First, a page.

Foetal Medicine and Surgery Unit
The Foetal Medicine and Surgery Unit monitors pregnancies in which the future baby will require special care, such as in cases of multiple births or twins, or when the future baby has a health problem. We are specialists in intrauterine surgery, and our experience makes us a reference point in Catalonia, Spain and around the world.
In the Foetal Medicine and Surgery Unit, we use cutting edge technology to treat the future baby and the mother.
We provide personalised care for the mother, monitor her pregnancy and offer her the most appropriate treatment. We also work alongside professionals from other specialist areas, assessing the mother together and ensuring the health of the future baby before it is born.
We have an Intensive Medicine and Intermediate Obstetric Care Department that works to address any possible health complications in the women. With regards to the future baby, we perform diagnostics with cutting edge technology and offer intrauterine treatments, with the help of some of the leading neonatology units in Spain.
Types of pregnancies and complications treated by this Unit:
- Pregnancy with malformations of the future baby: cardiac, neurological, pulmonary, abdominal, etc.
- Multiple birth: twins, triplets, quadruplets, etc.
- Complications in monochorionic pregnancy (pregnancy with twins with a single placenta): selective intrauterine growth restriction, foetal transfusion, TRAP sequence, etc.
- Maternal infections that could affect the future baby: cytomegalovirus, parvovirus, toxoplasmosis, Zika virus, etc.
We also perform all kinds of foetal surgeries, with the Unit being a figurehead in the fetoscopic treatment of spina bifida, congenital diaphragmatic hernia, monochorionic gestation, foetal valvuloplasty, etc.
Disorders related to this speciality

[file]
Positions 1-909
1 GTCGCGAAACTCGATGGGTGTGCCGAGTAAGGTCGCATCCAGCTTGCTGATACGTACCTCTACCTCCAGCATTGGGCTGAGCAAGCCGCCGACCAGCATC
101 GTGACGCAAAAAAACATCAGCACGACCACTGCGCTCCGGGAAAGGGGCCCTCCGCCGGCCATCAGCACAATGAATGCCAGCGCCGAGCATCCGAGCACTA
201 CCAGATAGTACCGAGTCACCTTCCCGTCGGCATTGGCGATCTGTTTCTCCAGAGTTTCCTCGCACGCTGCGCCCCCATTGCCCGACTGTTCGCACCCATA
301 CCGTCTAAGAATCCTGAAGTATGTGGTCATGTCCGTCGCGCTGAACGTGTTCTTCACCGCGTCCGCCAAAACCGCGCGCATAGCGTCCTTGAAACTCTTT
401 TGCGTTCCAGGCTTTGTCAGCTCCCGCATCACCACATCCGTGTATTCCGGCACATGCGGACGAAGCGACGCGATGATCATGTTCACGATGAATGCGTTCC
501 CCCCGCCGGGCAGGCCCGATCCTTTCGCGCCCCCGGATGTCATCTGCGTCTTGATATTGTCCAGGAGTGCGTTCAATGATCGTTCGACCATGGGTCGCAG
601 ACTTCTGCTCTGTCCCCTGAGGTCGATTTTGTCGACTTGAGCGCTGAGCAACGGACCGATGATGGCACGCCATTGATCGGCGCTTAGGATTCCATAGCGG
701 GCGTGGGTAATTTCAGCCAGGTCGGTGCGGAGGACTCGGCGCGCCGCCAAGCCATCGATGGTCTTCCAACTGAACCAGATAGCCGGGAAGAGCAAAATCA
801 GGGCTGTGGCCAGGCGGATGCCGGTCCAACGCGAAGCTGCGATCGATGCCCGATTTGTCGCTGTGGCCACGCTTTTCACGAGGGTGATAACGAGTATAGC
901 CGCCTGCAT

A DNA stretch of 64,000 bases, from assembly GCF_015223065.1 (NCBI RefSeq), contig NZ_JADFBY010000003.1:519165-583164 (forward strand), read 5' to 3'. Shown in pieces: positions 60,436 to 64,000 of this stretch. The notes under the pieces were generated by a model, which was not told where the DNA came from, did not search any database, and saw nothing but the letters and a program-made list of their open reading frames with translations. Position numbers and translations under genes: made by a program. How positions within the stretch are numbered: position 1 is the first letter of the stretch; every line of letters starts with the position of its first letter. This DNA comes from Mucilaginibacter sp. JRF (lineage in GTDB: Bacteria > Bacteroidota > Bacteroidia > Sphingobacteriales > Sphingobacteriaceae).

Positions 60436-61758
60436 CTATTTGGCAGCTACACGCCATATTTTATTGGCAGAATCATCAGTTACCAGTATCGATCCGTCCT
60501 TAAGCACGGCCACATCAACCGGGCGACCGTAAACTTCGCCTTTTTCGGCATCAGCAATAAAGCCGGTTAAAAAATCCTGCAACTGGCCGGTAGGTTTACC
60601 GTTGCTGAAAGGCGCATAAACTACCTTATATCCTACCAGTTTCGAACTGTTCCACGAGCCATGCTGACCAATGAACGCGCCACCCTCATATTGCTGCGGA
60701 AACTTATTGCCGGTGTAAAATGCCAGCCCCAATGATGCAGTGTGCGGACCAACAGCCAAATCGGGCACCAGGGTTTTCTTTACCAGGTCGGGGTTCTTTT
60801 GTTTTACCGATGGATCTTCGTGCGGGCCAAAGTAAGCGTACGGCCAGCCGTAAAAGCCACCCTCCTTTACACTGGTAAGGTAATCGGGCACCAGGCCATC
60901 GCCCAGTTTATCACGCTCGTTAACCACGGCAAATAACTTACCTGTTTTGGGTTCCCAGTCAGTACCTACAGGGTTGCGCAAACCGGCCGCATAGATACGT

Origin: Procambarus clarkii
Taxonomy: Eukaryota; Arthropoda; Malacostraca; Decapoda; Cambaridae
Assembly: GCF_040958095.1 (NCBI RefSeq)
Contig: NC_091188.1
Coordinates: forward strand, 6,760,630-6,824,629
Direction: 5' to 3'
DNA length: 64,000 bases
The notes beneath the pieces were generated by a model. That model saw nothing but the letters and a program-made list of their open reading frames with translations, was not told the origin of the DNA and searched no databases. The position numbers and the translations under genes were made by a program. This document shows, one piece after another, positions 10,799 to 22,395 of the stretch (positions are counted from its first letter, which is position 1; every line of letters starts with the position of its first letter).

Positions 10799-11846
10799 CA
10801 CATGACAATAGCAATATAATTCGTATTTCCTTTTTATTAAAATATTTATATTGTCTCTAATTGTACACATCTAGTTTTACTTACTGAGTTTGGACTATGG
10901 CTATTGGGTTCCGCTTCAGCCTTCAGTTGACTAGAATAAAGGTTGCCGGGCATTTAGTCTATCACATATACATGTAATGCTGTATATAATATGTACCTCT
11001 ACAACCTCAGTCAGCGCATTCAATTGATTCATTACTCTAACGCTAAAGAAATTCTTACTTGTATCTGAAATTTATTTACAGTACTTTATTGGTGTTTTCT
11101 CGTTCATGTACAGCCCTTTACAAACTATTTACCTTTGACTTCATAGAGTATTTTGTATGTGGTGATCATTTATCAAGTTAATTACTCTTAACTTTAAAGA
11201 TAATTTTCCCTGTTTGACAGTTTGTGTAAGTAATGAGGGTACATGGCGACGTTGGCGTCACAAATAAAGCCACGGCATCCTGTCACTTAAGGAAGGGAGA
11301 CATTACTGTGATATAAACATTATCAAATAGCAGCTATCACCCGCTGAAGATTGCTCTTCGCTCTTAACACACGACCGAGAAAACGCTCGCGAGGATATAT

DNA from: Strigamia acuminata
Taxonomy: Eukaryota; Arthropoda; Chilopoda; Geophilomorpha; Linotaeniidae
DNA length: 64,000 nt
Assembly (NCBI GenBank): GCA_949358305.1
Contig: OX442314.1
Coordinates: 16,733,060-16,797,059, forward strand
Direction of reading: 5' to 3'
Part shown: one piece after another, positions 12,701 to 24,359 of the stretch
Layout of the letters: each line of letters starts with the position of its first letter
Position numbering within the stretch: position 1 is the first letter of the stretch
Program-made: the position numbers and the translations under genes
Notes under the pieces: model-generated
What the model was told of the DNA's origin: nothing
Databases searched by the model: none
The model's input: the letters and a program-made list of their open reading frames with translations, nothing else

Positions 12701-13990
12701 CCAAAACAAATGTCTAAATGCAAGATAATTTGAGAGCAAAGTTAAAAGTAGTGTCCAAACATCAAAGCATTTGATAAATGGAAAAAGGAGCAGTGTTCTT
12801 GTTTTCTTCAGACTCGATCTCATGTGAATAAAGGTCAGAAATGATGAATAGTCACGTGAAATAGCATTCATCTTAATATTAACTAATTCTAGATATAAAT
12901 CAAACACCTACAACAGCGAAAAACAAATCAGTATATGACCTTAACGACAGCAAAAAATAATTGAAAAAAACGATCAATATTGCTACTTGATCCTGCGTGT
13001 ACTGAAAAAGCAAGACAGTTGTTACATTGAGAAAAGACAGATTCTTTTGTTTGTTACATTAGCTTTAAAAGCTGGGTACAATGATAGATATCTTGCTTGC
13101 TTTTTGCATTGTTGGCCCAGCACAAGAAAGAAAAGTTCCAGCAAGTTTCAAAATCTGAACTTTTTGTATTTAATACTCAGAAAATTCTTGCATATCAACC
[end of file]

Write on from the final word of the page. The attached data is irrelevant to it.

- Foetal spina bifida
- Pathology associated with the monochorionic gestation: fetofetal transfusion (FFT), selective growth restriction, twin anaemia polycythemia sequence (TAPS).
- Cerebral abnormalities (central nervous system)
- Facial abnormalities: facial clefts (lip and/or palate), micrognathia, anophthalmia/microphthalmia, congenital cataracts.
- Congenital heart disease
- Diaphragmatic hernia
- Spinal abnormalities (hemivertebrae, scoliosis)
- Thoracic masses (pulmonary sequestration, congenital malformation of the airway)
- Abdominal wall abnormalities (omphalocele, gastroschisis)
- Digestive system abnormalities (abdominal cysts, digestive system obstructions, hyperechogenic bowel)
- Urinary tract dilation
- Polycystic kidney disease
- Skeletal abnormalities: clubfoot, polydactyly, skeletal dysplasia
- Genital abnormalities: hypospadias, cryptorchidism
- Genetic syndromes
Treatments related to this speciality
- Prenatal spina bifida surgery
- Clotting of placental vascular anastomoses for fetofetal transfusion
- Cord occlusion in complicated monochorionic pregnancies
- Fetoscopic endoluminal tracheal occlusion (FETO) for congenital diaphragmatic hernia
- Ex-utero Intrapartum Treatment (EXIT)
- Amniotic band resections
- Placement of foetal bypass valve or shunt
- Intrauterine transfusion
- Foetal heart surgery (valvuloplasty)
Diagnostic tests associated with this speciality
- Foetal echocardiogram: this procedure is carried out when it is suspected, through a basic ultrasound scan, that the future baby may suffer from a heart malformation, or if any malformations occurred in a previous pregnancy. It is performed via the abdomen, just like any other ultrasound scan. This procedure generally takes place after 15 weeks of the pregnancy. It is recommended if the future baby is not developing normally in the uterus, or if the mother is taking certain drugs or suffers from any disorders that may increase the risk of congenital heart disease.